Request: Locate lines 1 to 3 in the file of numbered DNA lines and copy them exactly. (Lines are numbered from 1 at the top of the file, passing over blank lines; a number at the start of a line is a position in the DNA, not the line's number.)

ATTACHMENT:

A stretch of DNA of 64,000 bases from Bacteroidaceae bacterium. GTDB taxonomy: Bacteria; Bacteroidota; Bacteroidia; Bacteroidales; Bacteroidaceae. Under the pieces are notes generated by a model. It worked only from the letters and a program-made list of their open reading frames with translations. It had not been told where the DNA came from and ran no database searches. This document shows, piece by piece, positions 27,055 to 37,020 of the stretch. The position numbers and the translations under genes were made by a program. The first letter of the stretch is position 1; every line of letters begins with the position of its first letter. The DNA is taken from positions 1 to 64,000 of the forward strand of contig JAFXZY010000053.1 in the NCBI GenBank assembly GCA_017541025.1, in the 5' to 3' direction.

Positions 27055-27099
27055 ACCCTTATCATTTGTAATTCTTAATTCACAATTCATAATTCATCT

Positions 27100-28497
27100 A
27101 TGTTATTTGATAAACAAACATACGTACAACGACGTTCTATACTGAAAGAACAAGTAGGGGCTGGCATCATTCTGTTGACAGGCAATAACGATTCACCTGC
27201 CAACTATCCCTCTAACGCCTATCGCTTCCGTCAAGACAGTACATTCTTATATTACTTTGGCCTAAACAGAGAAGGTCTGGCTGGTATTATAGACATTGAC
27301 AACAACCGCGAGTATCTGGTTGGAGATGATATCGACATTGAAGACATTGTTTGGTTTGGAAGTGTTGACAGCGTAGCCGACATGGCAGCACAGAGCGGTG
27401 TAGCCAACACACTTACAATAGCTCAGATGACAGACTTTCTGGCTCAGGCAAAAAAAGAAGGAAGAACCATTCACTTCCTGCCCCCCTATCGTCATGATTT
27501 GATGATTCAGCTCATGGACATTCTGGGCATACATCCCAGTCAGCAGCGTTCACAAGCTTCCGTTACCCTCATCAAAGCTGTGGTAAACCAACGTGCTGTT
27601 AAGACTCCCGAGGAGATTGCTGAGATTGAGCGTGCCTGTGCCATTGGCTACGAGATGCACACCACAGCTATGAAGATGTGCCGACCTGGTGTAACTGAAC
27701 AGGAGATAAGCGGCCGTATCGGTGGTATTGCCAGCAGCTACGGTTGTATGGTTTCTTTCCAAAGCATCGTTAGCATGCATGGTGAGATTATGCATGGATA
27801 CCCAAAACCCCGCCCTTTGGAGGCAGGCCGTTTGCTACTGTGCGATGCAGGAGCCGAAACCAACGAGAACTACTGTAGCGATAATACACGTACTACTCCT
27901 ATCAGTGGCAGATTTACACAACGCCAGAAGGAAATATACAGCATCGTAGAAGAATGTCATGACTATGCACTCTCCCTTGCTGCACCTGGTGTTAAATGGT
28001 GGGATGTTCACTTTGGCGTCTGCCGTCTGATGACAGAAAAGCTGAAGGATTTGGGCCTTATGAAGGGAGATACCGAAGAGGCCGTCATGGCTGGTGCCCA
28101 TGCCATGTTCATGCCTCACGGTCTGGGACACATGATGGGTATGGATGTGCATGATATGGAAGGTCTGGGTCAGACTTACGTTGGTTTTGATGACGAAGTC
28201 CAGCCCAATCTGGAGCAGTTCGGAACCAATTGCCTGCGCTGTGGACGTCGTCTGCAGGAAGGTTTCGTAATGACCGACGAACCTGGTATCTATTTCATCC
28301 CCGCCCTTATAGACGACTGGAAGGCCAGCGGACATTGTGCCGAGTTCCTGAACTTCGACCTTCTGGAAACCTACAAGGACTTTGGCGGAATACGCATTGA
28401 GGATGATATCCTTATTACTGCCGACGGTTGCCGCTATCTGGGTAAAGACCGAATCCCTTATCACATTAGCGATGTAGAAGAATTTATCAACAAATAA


A stretch of DNA of 64,000 bases from Bacteroidaceae bacterium. GTDB taxonomy: Bacteria; Bacteroidota; Bacteroidia; Bacteroidales; Bacteroidaceae. Under the pieces are notes generated by a model. It worked only from the letters and a program-made list of their open reading frames with translations. It had not been told where the DNA came from and ran no database searches. This document shows, piece by piece, positions 27,055 to 37,020 of the stretch. The position numbers and the translations under genes were made by a program. The first letter of the stretch is position 1; every line of letters begins with the position of its first letter. The DNA is taken from positions 1 to 64,000 of the forward strand of contig JAFXZY010000053.1 in the NCBI GenBank assembly GCA_017541025.1, in the 5' to 3' direction.

Positions 27055-27099
27055 ACCCTTATCATTTGTAATTCTTAATTCACAATTCATAATTCATCT